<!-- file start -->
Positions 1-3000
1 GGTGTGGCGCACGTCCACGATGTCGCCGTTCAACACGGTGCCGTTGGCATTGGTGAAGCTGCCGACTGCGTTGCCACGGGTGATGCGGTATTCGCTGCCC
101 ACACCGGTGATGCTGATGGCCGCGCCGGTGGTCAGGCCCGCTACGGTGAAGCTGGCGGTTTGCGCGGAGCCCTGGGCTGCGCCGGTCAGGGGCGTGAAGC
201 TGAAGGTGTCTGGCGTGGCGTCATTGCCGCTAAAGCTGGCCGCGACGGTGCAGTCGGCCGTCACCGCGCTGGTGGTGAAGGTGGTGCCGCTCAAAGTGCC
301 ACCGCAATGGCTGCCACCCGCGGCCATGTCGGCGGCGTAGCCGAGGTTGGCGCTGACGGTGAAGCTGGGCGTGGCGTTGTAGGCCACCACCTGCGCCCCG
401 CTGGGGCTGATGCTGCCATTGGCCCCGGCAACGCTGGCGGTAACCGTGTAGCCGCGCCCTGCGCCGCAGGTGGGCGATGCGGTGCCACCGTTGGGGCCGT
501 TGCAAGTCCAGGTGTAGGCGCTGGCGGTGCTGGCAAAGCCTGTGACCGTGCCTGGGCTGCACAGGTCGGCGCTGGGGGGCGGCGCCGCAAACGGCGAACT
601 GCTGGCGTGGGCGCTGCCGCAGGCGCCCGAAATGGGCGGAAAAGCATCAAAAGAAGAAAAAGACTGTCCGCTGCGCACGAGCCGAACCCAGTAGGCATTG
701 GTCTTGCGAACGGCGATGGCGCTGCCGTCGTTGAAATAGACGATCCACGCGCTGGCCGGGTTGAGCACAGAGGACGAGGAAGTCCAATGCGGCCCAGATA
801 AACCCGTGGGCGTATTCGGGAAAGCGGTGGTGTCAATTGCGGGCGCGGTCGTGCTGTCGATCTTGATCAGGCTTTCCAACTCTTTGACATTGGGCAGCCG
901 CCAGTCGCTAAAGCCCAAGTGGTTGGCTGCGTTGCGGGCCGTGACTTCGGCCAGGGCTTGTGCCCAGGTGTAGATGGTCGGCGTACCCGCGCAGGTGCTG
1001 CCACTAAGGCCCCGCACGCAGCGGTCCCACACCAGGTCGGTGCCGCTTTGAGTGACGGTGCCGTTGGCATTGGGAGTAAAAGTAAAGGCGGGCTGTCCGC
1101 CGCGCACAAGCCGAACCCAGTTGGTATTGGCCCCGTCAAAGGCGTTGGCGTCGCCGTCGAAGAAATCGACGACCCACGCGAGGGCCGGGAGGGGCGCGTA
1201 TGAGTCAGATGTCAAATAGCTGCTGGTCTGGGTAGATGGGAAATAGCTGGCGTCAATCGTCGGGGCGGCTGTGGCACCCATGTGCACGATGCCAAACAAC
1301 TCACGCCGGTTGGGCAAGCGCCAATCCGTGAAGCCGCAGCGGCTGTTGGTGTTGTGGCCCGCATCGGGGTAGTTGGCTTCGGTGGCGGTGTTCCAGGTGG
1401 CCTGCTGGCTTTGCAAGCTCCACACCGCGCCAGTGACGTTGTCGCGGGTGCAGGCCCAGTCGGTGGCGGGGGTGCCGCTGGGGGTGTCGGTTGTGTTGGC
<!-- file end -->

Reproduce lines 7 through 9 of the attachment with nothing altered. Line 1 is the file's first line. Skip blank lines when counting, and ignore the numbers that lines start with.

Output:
501 TGCAAGTCCAGGTGTAGGCGCTGGCGGTGCTGGCAAAGCCTGTGACCGTGCCTGGGCTGCACAGGTCGGCGCTGGGGGGCGGCGCCGCAAACGGCGAACT
601 GCTGGCGTGGGCGCTGCCGCAGGCGCCCGAAATGGGCGGAAAAGCATCAAAAGAAGAAAAAGACTGTCCGCTGCGCACGAGCCGAACCCAGTAGGCATTG
701 GTCTTGCGAACGGCGATGGCGCTGCCGTCGTTGAAATAGACGATCCACGCGCTGGCCGGGTTGAGCACAGAGGACGAGGAAGTCCAATGCGGCCCAGATA